Tayte grabbed his pack and hoisted it onto the bar. He took several cloth-wrapped axes and laid them out. “Now, where’s the best places to hide these for if it gets ugly?”

Gunnar chuckled. “I’ve got a few in mind.”

Two hours later, everything had been set for the meeting. After he helped place the emergency supplies, Gunnar had left his tavern in the Tayte’s hands. Now, Tayte waited at the bar, whistling random tunes to distract himself while he kicked his feet in the air. Tucked deep within the many pockets of his outfit, Liath’s Winter Crystal focus rubbed against his leg. He had to ensure the Huntsmen didn’t notice the errant glow it gave off or the business deal would quickly turn into an execution.

Why do they hate us?

“They think you’re the cause of the Winter. Who knows, maybe they’re right. Doesn’t make much difference to me. The longer the Winter goes, the richer I get.”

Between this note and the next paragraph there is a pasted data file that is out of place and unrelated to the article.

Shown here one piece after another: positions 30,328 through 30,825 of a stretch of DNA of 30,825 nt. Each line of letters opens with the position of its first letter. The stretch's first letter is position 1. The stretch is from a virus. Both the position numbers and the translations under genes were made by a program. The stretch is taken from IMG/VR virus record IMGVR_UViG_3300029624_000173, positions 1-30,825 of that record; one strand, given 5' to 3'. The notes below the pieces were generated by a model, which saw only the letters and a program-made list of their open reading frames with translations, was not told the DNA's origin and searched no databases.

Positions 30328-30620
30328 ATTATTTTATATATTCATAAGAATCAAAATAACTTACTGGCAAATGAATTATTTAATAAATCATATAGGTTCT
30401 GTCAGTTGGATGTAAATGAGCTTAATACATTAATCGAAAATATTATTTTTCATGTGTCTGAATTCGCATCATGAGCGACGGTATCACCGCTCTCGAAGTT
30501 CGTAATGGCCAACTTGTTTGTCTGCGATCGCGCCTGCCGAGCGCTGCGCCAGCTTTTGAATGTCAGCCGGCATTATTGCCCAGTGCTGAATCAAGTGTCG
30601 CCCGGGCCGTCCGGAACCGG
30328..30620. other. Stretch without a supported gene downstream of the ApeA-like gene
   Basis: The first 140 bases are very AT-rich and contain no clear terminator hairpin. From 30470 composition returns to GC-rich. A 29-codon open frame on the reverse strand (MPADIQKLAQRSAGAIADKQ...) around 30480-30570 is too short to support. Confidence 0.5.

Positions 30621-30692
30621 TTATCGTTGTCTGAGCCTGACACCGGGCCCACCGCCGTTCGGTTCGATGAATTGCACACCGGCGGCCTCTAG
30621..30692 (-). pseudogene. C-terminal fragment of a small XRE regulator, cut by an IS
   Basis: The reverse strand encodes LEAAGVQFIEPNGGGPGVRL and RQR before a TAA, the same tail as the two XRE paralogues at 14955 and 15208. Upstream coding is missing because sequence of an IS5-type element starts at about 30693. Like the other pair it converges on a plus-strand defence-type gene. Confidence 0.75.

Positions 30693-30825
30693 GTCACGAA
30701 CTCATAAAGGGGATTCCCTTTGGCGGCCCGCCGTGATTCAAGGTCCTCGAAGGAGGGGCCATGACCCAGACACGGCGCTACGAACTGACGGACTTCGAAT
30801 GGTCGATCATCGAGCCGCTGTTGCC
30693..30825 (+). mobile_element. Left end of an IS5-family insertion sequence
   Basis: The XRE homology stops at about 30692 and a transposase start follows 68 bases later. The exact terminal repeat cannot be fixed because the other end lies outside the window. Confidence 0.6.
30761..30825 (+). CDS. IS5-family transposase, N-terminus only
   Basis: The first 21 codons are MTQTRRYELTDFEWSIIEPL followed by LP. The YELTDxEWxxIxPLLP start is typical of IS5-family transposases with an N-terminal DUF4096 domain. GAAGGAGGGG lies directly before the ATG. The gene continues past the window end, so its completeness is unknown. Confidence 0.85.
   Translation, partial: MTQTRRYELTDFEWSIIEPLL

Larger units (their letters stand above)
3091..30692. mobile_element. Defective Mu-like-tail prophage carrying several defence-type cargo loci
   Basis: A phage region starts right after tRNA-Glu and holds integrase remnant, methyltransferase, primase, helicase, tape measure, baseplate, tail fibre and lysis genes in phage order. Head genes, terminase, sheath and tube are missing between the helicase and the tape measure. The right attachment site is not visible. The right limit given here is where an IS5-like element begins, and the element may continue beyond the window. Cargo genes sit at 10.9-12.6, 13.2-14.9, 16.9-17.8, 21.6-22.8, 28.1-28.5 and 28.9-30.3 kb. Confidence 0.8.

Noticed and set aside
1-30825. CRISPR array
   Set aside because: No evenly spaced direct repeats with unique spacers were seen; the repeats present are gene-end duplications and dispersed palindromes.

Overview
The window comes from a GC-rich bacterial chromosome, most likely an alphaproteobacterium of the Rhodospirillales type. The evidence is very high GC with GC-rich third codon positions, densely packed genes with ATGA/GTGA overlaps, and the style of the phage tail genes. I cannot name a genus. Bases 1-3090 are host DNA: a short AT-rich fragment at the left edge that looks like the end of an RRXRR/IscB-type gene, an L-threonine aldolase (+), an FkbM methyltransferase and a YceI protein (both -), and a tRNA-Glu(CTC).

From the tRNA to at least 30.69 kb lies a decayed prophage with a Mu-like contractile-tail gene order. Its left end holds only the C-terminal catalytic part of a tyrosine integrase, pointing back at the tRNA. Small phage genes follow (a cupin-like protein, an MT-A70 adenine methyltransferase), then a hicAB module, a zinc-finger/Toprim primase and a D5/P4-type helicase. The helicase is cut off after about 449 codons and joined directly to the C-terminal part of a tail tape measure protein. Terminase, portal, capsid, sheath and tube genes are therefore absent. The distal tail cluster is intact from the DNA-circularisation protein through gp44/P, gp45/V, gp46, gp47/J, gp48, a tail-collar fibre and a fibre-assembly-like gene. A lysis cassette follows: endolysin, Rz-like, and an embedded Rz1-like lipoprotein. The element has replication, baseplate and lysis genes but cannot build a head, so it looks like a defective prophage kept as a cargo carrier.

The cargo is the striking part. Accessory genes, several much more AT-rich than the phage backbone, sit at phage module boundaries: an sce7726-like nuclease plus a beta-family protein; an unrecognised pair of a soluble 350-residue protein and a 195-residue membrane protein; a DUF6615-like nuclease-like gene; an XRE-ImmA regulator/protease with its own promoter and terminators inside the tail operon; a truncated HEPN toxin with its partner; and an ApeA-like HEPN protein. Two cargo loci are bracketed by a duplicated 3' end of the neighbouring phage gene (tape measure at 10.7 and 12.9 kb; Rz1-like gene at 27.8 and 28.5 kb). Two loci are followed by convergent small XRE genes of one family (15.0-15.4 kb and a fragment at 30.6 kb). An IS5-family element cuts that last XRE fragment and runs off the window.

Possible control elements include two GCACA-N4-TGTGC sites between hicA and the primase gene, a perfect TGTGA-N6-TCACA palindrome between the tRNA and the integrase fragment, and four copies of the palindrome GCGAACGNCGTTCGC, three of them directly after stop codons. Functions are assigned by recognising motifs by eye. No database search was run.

Still, I feel like if they took the time to know me, they’d end up liking me.

“Of course, who wouldn’t like you? It’s like having my very own conscience.”

Aren’t you supposed to have that anyways?

“Not if you’re a shrewd businessman such as myself. That’s why I’ve got you.”

Aww.

A knock at the door started it off, and nearly startled him off his chair. He stood and straightened his hair while he eyed all the various places his weapons had been tucked into. No matter where he was in the tavern, there was at least one within a few steps.

“You remember the code?” Tayte asked Liath.

Of course. Good luck, Tayte, I believe in you!

“Let’s do this then.” He raised his voice. “Come in!”